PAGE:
Among the gazillion times that Gaga gets touched by other people's hands during the docufilm, are numerous instances when she has to get massaged to keep away the pain, including pre, post, and mid-performance. It becomes apparent, during a visit to the doctor that, out of devotion to her fans, she’s been trying to power through the pain.
But physical pain is not the only type Gaga is faced with during Five Foot Two. She hints at losing her mind after receiving a call from her best friend Sonja Durham, who was battling breast cancer at the time. Gaga’s obviously rattled at the thought of losing Sonja, especially with everything else going on with her own health worries (she recently disclosed that she's been diagnosed with fibromyalgia).
As an aside: Durham passed away earlier in 2017, several months before Five Foot Two was released.
- Gaga in performance
Everyone knows that Lady Gaga is a phenomenal performer and she shows off some of that Gaga-ness in a few snippets. Her dedication and drive to get the look and sound just right also comes out in the mix, especially during the rehearsal leading up to the main performance parts of the movie is centered upon – the Superbowl halftime show (although the performance itself is not shown in the movie).
Probably the best performance - and one of the high points of Five Foot Two - is a laid-back, acoustic rendition of “Bad Romance,” which tugs at the heartstrings and probably lays bare her own relationship mishaps (she hints at the toll her past breakups and resulting loneliness have taken on her). It’s a powerful performance that shows off a different, svelter dimension of her, as well as her underlying fragility.
There is another performance, which is on the ditzier end of the spectrum, with an excited Gaga saying to her manager Bobby Campbell “…can we do it again? My boob fell out…no one told me,” after exiting the stage. Here, Gaga's wilder side comes out and you get to see the part of her that's all about having a whale of a time while entertaining the audience.
Outside of that, glimpses of Gaga’s performances (and other activities) are accentuated by her many shots in sexy cutoff jeans shorts, which will probably leave you wondering just how many of those she has. Sonically, the Gaga sound forms much of Five Foot Two’s background. But there are also swift shots that seem to posit her newer, somewhat stripped down persona against her previous over-the-top ensembles that have been the talking points of many of her performances and appearances.
Another performance aspect that comes out in Five Foot Two is Lady Gaga as an actress. Takes from her appearances in American Horror Story episodes show her getting into character (and being annoyed), and also trying to get her lines right.
In the earlier parts of the movie, Gaga even lets it slip to director Chris Moukarbel that she'll be appearing in the 2018 movie A Star is Born directed by Bradley Cooper. It's been said that she'll be using her real name "Stefani" for this role, which could be an indication as to how serious she is about developing her talent as an actress, having mastered the art of stage performance.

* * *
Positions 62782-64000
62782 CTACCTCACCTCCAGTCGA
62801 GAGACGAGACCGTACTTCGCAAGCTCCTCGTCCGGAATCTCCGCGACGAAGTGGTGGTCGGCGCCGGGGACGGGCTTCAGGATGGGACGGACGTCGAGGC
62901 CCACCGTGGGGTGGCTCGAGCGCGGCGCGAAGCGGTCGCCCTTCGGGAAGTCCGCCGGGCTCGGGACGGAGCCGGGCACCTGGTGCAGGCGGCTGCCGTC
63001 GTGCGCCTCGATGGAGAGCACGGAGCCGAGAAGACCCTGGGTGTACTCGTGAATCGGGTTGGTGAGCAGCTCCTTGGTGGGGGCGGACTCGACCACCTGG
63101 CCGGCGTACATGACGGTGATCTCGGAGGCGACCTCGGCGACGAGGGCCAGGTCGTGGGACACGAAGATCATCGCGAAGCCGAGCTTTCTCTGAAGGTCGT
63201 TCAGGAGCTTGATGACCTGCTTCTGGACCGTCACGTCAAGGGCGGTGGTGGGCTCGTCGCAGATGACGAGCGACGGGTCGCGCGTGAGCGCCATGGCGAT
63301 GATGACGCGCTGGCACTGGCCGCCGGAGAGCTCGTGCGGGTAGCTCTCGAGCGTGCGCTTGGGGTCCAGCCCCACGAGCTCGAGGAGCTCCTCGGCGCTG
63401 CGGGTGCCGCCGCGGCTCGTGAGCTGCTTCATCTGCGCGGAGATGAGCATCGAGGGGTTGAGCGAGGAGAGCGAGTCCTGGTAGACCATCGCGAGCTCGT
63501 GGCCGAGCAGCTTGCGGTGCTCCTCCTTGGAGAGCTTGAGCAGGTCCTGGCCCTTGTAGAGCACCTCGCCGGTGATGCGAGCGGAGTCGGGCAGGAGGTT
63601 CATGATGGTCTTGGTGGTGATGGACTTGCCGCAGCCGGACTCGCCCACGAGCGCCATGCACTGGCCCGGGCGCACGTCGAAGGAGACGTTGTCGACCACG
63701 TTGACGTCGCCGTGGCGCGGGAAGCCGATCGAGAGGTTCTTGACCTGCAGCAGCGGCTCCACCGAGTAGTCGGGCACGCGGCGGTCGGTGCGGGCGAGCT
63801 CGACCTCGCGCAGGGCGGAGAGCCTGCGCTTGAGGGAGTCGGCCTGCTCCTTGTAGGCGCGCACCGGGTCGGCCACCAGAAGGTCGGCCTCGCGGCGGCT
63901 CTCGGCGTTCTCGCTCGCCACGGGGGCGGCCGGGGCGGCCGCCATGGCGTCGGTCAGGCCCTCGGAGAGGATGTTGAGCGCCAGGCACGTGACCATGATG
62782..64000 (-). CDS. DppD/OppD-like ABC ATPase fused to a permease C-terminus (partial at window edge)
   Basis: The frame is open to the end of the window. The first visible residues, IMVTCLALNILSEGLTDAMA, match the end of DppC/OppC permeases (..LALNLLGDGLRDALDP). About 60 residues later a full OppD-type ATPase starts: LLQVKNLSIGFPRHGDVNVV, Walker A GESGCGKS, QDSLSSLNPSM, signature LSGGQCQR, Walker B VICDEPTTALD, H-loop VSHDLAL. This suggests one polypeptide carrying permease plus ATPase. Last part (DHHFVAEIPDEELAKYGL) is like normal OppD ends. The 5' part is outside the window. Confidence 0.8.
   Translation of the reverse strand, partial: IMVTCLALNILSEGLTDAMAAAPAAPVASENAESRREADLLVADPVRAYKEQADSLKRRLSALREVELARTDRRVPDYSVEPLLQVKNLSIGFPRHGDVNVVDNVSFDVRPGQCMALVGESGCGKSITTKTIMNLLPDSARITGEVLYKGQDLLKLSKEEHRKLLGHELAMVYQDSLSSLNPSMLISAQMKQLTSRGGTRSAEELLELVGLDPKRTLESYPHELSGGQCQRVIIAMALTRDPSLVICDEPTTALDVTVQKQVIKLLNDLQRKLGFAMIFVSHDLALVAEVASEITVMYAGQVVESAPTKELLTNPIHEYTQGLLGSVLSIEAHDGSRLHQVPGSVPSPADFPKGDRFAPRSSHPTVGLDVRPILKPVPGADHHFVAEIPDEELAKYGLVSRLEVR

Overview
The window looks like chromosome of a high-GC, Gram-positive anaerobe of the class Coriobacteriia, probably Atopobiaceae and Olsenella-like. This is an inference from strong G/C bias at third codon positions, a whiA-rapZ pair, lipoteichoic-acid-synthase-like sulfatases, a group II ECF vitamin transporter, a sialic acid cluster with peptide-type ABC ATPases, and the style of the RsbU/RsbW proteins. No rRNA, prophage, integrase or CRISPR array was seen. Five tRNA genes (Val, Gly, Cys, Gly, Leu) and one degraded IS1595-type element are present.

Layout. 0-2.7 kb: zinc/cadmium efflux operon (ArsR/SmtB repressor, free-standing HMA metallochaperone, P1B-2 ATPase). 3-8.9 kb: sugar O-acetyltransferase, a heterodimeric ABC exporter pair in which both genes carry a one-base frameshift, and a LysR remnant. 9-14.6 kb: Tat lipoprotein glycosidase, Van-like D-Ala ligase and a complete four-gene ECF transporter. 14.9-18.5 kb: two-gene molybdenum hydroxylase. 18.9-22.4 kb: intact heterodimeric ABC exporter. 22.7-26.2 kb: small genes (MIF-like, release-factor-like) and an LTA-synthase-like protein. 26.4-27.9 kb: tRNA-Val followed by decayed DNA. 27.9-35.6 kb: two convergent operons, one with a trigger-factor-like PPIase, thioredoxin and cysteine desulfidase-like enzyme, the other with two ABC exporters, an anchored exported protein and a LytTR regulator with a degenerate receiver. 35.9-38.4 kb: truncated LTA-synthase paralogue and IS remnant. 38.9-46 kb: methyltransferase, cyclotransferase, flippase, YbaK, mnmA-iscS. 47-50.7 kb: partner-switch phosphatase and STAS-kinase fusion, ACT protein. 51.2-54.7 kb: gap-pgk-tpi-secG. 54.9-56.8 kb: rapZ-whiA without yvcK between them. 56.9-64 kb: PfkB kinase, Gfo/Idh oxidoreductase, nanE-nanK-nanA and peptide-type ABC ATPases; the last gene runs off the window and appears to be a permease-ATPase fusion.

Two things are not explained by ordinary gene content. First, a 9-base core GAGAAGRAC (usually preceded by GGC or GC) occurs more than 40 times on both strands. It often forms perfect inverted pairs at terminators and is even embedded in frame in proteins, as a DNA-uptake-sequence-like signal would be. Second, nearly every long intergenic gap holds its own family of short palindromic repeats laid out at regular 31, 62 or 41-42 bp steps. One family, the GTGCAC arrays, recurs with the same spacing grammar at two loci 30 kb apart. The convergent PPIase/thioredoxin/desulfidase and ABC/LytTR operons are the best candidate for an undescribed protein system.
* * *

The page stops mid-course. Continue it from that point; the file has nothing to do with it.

- Gaga on Gaga
In Five Foot Two, Lady Gaga attempts to show off different dimensions of her soul, which at times seems to spring from a deep need for people to really ‘get’ her. She opens up about feeling comfortable with the idea of having kids and aging gracefully as a rock star. She also tries to set the record straight as it relates to the longstanding comparisons with Madonna and the bad blood between them, noting that she still respects the “Queen of Pop.”
The comparisons probably won't stop anytime soon, considering the fact that Madonna also starred in her own documentary (Madonna: Truth or Dare) during her heyday. Either way, Five Foot Two represents a seemingly genuine attempt by Lady Gaga to expose viewers to her life as a New York City girl turned famous musician, her interpretation of her own fame, and her interaction with the love of her life - music - and how it has shaped/changed her.
We end with a few quote-worthy thoughts from Gaga: Five Foot Two, by the pop diva herself, that are worth remembering:
1. I can always bring my past with me. But I can never go back. You gotta leave yourself behind.
2. I want to do the opposite of what everyone thinks that I am going to do.
3. I go from everyone touching me all day, and talking at me all day, to total silence. And all these people will leave, and I'll be alone.
4. I didn't feel good enough and I do now. That's the good part.
5. My family is the most important thing in my life.
Gaga: Five Foot Two is a Netflix Original Documentary and is currently available for streaming. « return to blog